By Janlee Wong, MSW
In California and around the country we hear daily news reports of Asian Americans and Pacific Islanders being attacked physically (and verbally). Most recently, an Asian woman was slapped, spit on and cursed at on a public bus. Some in the media (including social media) have focused on the identity and race/ethnicity of the attackers, in this case, Black. We must resist the conditioning we’ve received from the white supremacy system of pitting one oppressed group against another.
Historically, Asians have been attacked since they first arrived in numbers in the U.S. over 170 years ago because they were different (appearance, culture, religion, language, customs, etc.) or because they posed an economic threat. Many who first came were poor but some managed to work hard and get ahead. Some had the advantage of an intact family or clan system that provided support and sometimes capital. Moving up and getting ahead meant using the opportunities available such as public education, advanced education, and the capitalistic system of business and free enterprise. This was only made possible by the ability to raise capital, accumulate and distribute assets. Just as U.S. policy is to fear a very competitive China (and Asia), by extension some in the US fear and resent Asians. Some Asians have not criticized China, not wanting to put their relatives at risk. This should not be misconstrued as support for an oppressive and authoritarian China.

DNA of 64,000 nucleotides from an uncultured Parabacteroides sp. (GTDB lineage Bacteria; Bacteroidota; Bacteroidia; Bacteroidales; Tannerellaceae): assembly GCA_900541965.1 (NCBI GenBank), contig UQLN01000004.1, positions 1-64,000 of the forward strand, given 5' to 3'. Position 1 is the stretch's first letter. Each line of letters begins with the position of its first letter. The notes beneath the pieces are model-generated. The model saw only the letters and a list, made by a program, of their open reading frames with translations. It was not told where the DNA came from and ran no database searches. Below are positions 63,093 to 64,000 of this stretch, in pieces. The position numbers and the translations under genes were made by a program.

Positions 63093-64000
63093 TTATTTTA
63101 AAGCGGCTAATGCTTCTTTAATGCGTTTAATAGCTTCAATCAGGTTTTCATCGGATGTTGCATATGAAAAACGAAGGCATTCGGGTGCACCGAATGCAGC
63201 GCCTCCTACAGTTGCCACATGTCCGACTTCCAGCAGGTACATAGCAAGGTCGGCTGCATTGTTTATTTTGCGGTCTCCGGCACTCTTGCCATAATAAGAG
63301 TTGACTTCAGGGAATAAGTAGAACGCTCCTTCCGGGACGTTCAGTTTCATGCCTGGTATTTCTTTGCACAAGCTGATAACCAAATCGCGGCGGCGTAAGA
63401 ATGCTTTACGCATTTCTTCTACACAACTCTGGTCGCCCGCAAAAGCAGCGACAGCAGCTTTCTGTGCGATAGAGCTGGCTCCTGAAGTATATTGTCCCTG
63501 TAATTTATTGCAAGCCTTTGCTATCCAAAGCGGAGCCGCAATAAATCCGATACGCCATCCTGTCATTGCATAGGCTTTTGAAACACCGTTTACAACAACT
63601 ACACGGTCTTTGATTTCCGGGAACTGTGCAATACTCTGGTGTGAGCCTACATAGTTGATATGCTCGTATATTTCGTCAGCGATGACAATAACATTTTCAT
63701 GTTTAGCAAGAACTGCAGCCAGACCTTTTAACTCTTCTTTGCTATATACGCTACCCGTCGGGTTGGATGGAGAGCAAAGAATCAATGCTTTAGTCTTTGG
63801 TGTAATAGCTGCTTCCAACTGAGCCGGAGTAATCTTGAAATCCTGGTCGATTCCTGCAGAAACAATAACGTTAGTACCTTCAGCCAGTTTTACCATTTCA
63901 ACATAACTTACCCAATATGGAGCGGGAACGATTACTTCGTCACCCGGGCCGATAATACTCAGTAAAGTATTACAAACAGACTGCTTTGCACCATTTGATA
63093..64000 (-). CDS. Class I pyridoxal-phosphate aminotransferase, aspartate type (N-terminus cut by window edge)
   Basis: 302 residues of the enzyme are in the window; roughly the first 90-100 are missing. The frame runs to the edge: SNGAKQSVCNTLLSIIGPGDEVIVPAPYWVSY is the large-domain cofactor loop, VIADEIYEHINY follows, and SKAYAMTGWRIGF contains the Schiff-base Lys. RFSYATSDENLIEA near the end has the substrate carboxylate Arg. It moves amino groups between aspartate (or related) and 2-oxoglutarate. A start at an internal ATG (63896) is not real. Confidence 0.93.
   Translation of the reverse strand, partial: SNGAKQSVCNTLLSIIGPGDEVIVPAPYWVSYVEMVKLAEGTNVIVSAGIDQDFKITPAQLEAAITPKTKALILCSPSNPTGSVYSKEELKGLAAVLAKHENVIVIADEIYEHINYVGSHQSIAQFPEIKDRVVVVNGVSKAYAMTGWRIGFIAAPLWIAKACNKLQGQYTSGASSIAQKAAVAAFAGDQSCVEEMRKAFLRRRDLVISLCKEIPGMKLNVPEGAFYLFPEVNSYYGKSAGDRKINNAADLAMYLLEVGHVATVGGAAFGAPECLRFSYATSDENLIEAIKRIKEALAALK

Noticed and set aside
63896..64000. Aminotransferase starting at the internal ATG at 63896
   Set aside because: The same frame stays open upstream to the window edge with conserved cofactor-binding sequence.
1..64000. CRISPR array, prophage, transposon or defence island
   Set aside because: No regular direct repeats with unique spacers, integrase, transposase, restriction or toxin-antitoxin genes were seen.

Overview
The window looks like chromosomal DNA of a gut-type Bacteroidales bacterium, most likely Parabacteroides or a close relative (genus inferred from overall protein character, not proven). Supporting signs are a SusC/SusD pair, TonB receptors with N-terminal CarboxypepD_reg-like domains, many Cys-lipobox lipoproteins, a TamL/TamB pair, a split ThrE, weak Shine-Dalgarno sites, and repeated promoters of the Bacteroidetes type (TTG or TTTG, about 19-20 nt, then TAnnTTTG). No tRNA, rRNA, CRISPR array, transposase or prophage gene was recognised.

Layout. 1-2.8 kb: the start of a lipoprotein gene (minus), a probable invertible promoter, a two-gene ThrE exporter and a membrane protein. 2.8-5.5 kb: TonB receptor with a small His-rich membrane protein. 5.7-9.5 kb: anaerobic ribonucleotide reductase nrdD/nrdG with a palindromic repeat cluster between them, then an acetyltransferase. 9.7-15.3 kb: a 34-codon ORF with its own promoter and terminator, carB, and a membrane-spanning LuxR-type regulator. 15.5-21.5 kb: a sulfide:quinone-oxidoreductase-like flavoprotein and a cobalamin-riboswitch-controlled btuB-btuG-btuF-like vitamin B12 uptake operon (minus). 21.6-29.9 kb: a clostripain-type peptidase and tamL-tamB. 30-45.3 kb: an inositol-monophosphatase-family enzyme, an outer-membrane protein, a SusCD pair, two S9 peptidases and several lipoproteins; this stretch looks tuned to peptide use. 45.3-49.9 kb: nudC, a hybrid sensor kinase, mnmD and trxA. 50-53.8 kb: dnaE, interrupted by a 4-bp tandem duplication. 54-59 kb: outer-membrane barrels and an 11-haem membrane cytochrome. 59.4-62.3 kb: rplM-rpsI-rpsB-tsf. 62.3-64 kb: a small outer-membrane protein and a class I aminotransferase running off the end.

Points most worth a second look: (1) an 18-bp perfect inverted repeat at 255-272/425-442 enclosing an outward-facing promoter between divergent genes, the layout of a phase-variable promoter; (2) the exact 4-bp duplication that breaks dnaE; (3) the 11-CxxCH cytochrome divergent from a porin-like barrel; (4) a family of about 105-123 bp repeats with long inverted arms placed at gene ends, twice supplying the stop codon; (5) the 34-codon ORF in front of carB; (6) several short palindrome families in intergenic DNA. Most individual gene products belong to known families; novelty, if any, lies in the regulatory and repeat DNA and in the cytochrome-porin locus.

Only white supremacy benefits if people of color are divided and pitted against each other. We must stand in solidarity with our brothers and sisters. It’s about the long history of Asians marching with and allying with other oppressed groups. Be it the Pilipinos with Cesar Chavez and the farm workers, Mabel Lee with women suffragettes, Hawaiians marching with Dr. King in Selma and Yuri Kochiyama with Malcom X. We can and have done the same today. Thousands of Asians and Pacific Islanders marched with Black Lives Matter protesting police violence against Black people. Many are participating in the effort to overhaul policing and public safety.
“Injustice anywhere is a threat to justice everywhere. We are caught in an inescapable network of mutuality, tied in a single garment of destiny. Whatever affects one directly, affects all indirectly.” Dr. Martin Luther King